Places We Visit Torbanlea

News > Places We Visit Torbanlea

Janis & Sampe Allen
April 4th 2016, 9:57am
Updated October 4th 2019, 10:13pm

Places that we visit & perhaps stay longer than intended have an enticing nature whether that be a negative or positive energy.

If we have time we tap into the energy & also research the origin of town or place meanings as to a large part of why these energies occur, of course there are other factors such as ley lines, sacred places or mishappenings! This place is the only one we found suitable out of the many places that we have been in the past 8 months to cleanse and charge our crystals including our crystal ball on a full moon.

Strange Mist Only On The Racecourse.

At the moment we are in Torbanlea, Queensland, Australia.
Now this place can give a feeling of recharging, as long as you do not sleep on the ground, which a few people that have stayed here commented the same feelings.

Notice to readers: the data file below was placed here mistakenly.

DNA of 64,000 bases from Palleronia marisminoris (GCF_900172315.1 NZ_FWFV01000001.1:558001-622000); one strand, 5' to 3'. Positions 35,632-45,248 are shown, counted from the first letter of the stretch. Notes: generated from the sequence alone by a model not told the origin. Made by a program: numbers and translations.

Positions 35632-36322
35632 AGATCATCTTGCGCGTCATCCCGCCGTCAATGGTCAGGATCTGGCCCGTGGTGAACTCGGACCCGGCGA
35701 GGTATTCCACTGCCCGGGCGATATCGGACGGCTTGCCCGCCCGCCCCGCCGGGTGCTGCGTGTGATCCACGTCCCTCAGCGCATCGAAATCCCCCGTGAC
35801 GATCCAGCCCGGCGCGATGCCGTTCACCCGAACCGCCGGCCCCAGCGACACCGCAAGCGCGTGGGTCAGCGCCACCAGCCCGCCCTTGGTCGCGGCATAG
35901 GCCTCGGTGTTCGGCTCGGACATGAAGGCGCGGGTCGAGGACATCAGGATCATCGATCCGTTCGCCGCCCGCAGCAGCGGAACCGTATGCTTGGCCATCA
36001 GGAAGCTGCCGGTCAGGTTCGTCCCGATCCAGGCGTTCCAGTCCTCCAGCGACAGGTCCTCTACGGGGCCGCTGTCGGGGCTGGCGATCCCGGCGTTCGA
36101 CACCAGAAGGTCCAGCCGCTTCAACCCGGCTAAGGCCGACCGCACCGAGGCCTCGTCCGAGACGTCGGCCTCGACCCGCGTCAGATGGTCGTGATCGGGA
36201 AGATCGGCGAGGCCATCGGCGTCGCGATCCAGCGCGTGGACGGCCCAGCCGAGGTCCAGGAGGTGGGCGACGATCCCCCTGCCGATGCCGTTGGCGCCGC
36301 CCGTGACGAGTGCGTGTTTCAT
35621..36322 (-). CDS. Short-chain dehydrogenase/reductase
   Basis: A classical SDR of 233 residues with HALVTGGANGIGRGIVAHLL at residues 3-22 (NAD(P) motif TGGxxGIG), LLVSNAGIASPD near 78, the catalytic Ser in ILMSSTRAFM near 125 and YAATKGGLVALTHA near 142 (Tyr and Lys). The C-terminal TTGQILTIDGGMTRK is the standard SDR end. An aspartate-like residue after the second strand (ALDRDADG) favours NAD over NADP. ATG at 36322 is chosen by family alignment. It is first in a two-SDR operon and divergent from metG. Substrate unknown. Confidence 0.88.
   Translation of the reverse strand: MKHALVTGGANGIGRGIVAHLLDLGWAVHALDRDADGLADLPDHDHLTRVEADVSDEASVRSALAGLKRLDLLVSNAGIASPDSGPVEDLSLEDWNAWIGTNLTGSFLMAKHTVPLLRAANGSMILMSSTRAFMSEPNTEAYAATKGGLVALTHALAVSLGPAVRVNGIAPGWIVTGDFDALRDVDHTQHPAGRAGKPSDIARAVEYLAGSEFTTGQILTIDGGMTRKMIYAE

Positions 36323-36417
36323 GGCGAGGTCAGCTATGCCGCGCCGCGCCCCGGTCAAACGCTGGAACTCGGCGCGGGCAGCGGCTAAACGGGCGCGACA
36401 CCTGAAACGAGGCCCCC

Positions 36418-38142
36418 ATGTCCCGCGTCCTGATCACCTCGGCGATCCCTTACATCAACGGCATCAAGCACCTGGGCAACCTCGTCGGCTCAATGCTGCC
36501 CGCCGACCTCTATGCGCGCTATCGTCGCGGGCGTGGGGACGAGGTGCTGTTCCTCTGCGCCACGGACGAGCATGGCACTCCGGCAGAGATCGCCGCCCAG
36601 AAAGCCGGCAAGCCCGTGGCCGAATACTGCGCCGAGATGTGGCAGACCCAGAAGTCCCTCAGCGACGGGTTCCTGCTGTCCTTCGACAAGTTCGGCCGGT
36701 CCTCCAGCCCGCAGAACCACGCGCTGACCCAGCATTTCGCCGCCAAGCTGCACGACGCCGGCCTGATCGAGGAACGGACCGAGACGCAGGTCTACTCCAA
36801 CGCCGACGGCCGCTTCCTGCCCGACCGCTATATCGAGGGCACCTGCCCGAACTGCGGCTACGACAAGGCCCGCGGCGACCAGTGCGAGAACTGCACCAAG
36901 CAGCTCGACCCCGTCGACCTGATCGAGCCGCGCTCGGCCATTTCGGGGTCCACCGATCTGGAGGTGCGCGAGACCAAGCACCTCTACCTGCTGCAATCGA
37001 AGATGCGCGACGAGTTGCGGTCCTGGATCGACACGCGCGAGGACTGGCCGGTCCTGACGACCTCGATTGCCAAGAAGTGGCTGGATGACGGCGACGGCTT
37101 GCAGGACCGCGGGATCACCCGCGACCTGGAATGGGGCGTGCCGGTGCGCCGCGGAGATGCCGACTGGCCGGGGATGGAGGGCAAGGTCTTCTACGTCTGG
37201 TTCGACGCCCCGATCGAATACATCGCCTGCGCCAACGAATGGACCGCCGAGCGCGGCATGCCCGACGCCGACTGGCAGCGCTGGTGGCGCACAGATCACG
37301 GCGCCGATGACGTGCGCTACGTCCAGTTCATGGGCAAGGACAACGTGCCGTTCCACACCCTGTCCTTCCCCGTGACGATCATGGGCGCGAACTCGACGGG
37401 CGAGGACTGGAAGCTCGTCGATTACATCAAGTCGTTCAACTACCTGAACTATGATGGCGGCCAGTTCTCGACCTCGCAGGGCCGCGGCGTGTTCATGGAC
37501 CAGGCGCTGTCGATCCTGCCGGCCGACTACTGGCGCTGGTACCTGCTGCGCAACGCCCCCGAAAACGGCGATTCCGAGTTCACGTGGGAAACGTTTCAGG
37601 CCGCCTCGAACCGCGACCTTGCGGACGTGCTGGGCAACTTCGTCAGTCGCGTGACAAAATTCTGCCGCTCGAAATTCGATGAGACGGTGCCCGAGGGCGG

The name Torbanlea is believed to have been suggested by mining manager, James Robertson, after Torbane Hill in Scotland.

Now lets break up the name Torbanlea and see just what we can learn? Keeping in mind that the origin of Torbanlea is suggested that it is derived from the name Torbane Hill in Scotland, we look at -bane- as well.
The Oxford dictionary meaning is - Old English
torr, perhaps of Celtic origin and related to Welsh tor 'belly' and Scottish Gaelic tòrr 'bulging hill'.

ban or(bane):-
The Oxford dictionary meaning is - cause of great distress or annoyance. Something, especially poison, which causes death.

The Oxford dictionary meaning is:
an open area of grassy or arable land.

History of the Torbanlea coal mine.
The Burrum and Wide Bay districts also became active centres for coal mining, with many migrants from Wales settling in the area and working in the industry.

It was known that coal existed at Torbanlea, a site north-west of Maryborough, since at least the late 1860s, with exploratory shafts being sunk and then abandoned intermittently until James Robertson, a mine engineer from Scotland, identified a potentially profitable deposit and floated a company, the Torbanlea Colliery Company, to mine it. The company subdivided land and built cottages for miners, and by 1883 there was a small but growing town on the site, complete with a railway station, hotels, and a school.